3) The hedonistic spectacle, the world of sex, drugs and rock and roll; of the fast, the frenzied and the dangerous; of drunkenness, madcap escapades, exhibitionism, carnival, and choruses of collective laughter; of raves or nightlife in the regenerated cities. In short, the whole of the lives and lies of those who regard themselves as experiencing life to the full, if only during the evenings and weekends.

4) The youth culture spectacle, the world of the ever-changing tribes of the young and the gadgets, clothes, body shapes, haircuts, makeup, music, films, celebrities, slang, attitudes and poses that define them. In short, the whole of the lives and lies of those who may be subordinated by school, dependency on parents, and the menial jobs now left to the young but who nonetheless regard themselves as superior to the old, the uncool, and the passé.

5) The criminal spectacle, the world of drug-dealing, burglary and street crime; of respect, revenge, guns, knives, flash cars, hip talk, branded training shoes and sportswear; of hard men, bitches and the rap music about them; of dreams of movie gangsters, the hope of one day living like a rap star or a millionaire sportsman; of predatory hierarchies amongst prisoners. In short, the whole of the lives and lies of those who regard themselves as better than the sad losers who play the game.

6) The spectacle of decomposition, the world of resigned cynicism and contemptuous scoffing; of endless news of real and invented corruption, ineptitude, disaster, crime and conspiracy; of images of suffering, humiliation, disability and decay circulated for entertainment; of hooliganism, vandalism, bad manners, defiant stupidity, proud illiteracy, animal mutilation and other inversions of bourgeois sensibilities. In short, the whole of the lives and lies of those who hold the world in contempt yet find some measure of contentment in either acting out the decay themselves or watching others doing so.

7) The avant-garde spectacle, the world of conceptual art, artistic manifestoes, small galleries in fashionable parts of fashionable cities, corporate-sponsored major retrospectives of artists declared to be radical or innovative, the music covered by The Wire magazine, street photography, limited edition books and CDs produced by the artists themselves, state-subsidised electro-acoustic experimentation, psychogeographical walks, ‘visual culture’, experimental film, critical studies in the university, post-graduate exhibitions, a horror of any ‘foreclosure’ except that which accepts the basic economic and social forms of the commodity society as immutable, and the hip clothing, hip bars and hip milieus in which the buyers and sellers of the avant-garde are often to be found. In short, the whole of the lives and lies of those who consider that the separate world of art is a domain in which daring, insight, subversion, innovation or new forms of life can still be practised.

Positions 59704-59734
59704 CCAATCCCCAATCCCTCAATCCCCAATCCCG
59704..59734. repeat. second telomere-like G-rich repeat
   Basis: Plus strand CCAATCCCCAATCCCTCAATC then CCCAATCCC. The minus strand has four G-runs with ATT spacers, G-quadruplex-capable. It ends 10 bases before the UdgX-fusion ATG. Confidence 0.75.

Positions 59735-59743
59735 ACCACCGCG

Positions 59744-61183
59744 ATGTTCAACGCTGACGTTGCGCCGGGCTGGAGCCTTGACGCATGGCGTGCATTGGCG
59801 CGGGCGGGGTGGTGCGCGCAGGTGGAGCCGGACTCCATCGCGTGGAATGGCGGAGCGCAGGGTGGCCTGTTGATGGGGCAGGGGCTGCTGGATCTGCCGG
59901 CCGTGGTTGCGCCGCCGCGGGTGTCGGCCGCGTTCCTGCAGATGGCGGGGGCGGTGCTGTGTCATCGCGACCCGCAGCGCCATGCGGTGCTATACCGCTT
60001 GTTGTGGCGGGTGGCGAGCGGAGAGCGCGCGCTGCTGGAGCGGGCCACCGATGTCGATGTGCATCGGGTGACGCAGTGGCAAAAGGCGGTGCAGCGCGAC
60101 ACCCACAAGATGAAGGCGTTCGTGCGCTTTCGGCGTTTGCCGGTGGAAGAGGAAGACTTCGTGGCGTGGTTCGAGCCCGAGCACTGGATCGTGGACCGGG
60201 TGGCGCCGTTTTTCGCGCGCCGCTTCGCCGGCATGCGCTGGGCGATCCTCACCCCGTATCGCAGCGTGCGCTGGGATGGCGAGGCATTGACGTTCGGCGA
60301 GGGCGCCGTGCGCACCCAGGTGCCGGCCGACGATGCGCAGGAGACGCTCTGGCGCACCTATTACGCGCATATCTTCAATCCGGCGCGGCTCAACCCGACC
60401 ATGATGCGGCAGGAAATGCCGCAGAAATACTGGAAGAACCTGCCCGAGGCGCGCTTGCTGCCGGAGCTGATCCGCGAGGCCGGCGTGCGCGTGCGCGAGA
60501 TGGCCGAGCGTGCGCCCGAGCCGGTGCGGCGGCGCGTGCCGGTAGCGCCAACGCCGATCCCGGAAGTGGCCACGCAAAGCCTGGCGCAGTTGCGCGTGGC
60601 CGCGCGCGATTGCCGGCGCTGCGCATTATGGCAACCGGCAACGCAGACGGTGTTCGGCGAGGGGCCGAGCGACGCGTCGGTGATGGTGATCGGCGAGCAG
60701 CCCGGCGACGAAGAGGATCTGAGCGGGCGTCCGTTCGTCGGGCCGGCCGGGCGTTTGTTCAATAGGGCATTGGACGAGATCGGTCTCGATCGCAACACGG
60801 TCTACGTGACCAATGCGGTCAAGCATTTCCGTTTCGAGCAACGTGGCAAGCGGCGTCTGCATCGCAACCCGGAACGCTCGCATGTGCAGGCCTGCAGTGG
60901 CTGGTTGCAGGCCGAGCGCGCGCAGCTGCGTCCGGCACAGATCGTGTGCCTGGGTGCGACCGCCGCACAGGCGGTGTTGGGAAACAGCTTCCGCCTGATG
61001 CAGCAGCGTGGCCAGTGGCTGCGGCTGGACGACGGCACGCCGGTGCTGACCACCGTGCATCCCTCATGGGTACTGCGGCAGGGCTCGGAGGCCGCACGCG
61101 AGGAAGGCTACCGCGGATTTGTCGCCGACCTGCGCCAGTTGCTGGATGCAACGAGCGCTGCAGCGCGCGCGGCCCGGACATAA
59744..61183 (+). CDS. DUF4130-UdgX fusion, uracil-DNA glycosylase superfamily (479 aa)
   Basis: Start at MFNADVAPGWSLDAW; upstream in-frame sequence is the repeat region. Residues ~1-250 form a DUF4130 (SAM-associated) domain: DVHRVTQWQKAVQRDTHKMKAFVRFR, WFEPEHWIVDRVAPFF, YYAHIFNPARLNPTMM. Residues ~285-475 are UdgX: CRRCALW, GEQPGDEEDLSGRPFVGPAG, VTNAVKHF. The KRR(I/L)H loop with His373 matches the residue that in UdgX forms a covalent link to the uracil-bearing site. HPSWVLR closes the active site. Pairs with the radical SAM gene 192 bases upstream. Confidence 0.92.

8) The alternative spectacle, the world of trade unionism, ecological activism, community campaigns, culture jamming, the open source movement, exhibitions of radical texts in state museums and university galleries, fair trade, alternative medicine, guerrilla gardening, anarcho-punk, protests in solidarity with the third world, protests in general, children’s rights, the New Age Movement and other claims of the paranormal, the World Social Forum, feminism, reduced consumption and other remedies for ‘affluenza’, welfare rights advocacy, the anti-war movement, ‘dumpster diving’, anti-globalization, campaigns against corporate abuses, and the short-term suspension of ordinary life found in rioting. In short, the whole of the lives and lies of those who believe that substantive and desirable improvements to everyday life can be brought about, or revolution approached, by changing one or more aspects of the dominant society and leaving the appropriation of labour and life by the commodity unchanged; of those satisfied with the display or repetition of an inadequate revolt.

If Not Bored is right about the adequacy of the developments he cites, he should be able to provide at least a partial list of the work that has already done what I have said is still to be done. I should certainly be grateful to him for this service.

Not Bored rightly regards the appearance of my proposal in English only as unsatisfactory. I am not in a position to translate the text into other languages. Rather than simply sit on my hands, however, I decided I would start with English readers and hope that the proposal eventually reaches individuals who have no interest in a petit-bourgeois display of satisfaction with their language skills and are prepared instead take upon themselves the task of translating and disseminating the text in other languages.